Figure 5: January percent of normal precipitation for WA from the High Plains Regional Climate.
Figure 6: 850 mb vector mean wind for January 2010 from ESRL.
February and early March were warmer than normal, and dry for most of the state. A few locations in eastern WA such as Wenatchee and Omak did receive above normal precipitation for that period. More information about each month is given in our monthly newsletters. The overall warm winter temperatures and low precipitation not only led to low snowpack, but also to less lowland snow than normal this winter. Spokane only received 14.4" and SeaTac Airport only recorded a trace, with normals of 46.8" and 8.1", respectively.
Seemingly in defiance of the calendar, a series of winter-like storms moved through WA in late March through April, and as mentioned above, brought some much-needed snow to the mountains. Nevertheless, the water supply forecast issued on April 22 is not promising though due to the deficit of precipitation earlier in the season. Figure 7 shows the summer streamflow forecast for the Pacific Northwest from the Northwest River Forecast Center and the forecasts range from as little as 25 to 90% of normal.
Figure 7: Summer water supply forecast for the Columbia Basin from the Northwest River Forecast Center.
Returning to the subject of El Niño, it is worthwhile to consider how the past winter's weather corresponds with that associated with past events. Figures 8 & 9 show the composite temperature and precipitation anomalies for past El Niño events as defined by Bond and Harrison (2006). Compared to Figures 2 & 3 [note that the color scales are different], the temperature anomalies in WA this past winter were consistent with the composite El Niño signal. The precipitation anomalies do not match quite as well with the Cascades being drier, and the Olympics being wetter than in the composite of previous El Niños. The difference can be attributed to southerly flow, which was enhanced not just during January, but also for the winter as a whole. While the temperature and precipitation anomalies in WA were more-or-less consistent with those expected during an El Niño, it is worth noting that this was not necessarily true for other areas of the United States. The northeast US, for example, was warmer this winter than usual during El Niño, and California had near-normal rather than relatively heavy precipitation. These discrepancies are consistent with the continental scale atmospheric circulation, which is summarized here with 500 hPa geopotential height anomaly maps for the past winter (Figure 10) and for the composite of past El Niños (Figure 11). Specifically, the much higher than normal 500 hPa geopotential heights over eastern Canada were associated with anomalous easterly flow over the northeastern US and a suppression of arctic-air outbreaks out of central and western Canada (if not a lack of some crippling snowstorms). Furthermore, the lower than normal 500 hPa heights over the eastern North Pacific did not extend as far as usual towards southern California, resulting in a typical rather than especially stormy winter. Though we will not go into detail here, the Arctic Oscialltion (AO) was extremely negative this past winter, and likely played a role in the deviations from a typical El Niño weather pattern in parts of the US.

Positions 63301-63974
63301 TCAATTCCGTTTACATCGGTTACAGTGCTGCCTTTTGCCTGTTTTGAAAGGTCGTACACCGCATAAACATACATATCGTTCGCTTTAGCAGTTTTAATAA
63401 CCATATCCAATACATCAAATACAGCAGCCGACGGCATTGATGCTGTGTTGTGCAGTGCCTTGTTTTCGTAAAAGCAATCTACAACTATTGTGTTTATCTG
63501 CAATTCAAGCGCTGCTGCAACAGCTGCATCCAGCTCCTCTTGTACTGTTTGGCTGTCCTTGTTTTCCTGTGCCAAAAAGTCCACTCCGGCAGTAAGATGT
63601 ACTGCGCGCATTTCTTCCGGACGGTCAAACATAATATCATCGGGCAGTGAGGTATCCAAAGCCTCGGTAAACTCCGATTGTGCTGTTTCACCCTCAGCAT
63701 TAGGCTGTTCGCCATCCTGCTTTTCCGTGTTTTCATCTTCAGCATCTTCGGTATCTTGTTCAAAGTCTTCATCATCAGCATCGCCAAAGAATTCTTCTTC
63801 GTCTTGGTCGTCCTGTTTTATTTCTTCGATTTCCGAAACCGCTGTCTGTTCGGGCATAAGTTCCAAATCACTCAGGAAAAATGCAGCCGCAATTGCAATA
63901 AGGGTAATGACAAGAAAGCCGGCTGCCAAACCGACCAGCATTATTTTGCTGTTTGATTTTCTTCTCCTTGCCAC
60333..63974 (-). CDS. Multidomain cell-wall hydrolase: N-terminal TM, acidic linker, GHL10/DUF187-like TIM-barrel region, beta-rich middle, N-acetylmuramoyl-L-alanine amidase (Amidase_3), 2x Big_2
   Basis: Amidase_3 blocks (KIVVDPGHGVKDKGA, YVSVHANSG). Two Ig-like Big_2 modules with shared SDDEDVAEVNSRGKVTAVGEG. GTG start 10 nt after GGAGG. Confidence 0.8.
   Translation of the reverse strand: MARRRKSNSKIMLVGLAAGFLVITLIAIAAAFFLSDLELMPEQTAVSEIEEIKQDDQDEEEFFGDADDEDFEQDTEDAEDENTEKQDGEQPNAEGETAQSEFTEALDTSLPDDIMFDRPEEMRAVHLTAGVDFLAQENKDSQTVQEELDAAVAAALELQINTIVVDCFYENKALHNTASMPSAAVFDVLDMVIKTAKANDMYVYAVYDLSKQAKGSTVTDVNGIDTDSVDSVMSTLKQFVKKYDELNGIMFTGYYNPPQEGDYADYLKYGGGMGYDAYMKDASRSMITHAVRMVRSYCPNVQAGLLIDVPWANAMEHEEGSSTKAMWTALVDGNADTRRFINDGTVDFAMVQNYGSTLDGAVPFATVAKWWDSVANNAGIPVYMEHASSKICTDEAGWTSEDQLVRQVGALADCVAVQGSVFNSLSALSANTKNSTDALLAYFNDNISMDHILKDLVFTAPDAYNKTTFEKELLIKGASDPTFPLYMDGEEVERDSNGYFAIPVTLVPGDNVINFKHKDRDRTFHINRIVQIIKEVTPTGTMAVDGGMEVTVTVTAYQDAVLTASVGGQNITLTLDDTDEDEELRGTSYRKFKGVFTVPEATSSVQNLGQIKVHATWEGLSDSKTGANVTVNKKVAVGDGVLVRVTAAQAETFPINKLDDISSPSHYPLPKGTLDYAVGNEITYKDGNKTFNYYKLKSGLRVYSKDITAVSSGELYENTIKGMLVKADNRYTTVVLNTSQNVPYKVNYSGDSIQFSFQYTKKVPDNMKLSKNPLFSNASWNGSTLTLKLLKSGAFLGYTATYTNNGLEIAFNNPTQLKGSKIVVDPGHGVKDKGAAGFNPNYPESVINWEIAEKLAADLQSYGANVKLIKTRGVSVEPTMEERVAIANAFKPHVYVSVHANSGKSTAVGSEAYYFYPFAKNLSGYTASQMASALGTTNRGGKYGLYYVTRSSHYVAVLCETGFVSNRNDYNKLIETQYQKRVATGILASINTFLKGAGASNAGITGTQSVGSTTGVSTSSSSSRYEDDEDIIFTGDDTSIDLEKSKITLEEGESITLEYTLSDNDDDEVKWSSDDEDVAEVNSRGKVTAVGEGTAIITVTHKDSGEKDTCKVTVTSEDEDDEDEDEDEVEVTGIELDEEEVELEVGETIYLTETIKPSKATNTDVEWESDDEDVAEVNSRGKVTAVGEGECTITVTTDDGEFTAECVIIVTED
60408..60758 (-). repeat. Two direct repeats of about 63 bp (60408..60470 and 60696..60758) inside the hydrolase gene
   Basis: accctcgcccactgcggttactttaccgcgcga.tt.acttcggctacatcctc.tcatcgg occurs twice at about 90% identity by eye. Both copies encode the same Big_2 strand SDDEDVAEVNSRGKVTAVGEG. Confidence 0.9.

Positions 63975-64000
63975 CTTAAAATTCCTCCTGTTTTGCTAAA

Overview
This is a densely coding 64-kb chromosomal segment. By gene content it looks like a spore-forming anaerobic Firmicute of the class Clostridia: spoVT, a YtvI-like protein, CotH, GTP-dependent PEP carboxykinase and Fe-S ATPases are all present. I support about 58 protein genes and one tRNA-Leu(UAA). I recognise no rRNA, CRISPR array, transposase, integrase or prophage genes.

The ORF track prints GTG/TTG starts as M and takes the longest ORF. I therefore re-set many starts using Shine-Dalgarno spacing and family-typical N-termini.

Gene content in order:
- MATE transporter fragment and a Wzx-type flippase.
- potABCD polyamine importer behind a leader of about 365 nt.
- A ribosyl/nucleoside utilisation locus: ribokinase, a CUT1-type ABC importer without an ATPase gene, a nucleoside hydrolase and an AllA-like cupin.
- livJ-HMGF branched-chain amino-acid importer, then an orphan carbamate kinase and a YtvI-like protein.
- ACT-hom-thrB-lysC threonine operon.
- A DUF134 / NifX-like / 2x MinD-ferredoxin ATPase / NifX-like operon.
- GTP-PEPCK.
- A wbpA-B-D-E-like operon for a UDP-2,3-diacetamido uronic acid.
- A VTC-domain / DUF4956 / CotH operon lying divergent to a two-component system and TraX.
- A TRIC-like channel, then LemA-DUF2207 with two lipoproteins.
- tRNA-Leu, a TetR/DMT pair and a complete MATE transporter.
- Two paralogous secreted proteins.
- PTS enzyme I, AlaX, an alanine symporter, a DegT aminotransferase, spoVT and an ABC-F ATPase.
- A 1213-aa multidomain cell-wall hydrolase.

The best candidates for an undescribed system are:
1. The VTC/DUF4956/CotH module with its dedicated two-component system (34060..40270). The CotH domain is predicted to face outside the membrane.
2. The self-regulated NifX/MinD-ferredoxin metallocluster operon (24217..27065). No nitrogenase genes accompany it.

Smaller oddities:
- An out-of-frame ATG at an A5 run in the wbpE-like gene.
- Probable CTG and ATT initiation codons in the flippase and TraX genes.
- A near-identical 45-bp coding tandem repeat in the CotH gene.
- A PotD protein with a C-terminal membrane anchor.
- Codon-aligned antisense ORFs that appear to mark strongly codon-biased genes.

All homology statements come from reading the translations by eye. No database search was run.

At the time of this writing, El Niño is winding down. The consensus of the models used to forecast ENSO indicates near-neutral conditions are likely to prevail for a least the next couple of seasons, though the forecasts made at this time of year have less skill than those made during the summer. More information will be known about the predicted winter ENSO state in the next few months. Still, since it appears that ENSO is unlikely to influence our weather one way or another, one might suppose that implies normal weather ahead. Maybe so, but it is worth emphasizing that the mid-latitude atmosphere can generate substantial and long-lasting anomalies on its own, and only time will tell how this will play out in terms of the weather for Washington state.
Figure 8: Composite Nov-March temperature anomalies (Fahrenheit) during El Niño (defined in Bond and Harrison, 2006).
Figure 9: As in Figure 8, but for precipitation (inches).
Figure 10: 500 hPa geopotential height anomalies from November through March 2010 from ESRL.
Figure 11: 500 hPa geopotential height anomalies from November through March for past El Niño events (defined in Bond and Harrison, 2006) from ESRL.
Bond, N.A., and D.E. Harrison (2006): ENSO's effect on Alaska during opposite phases of the Arctic Oscillation. International Journal of Climatology, 26, doi: 10.1002/joc.1339.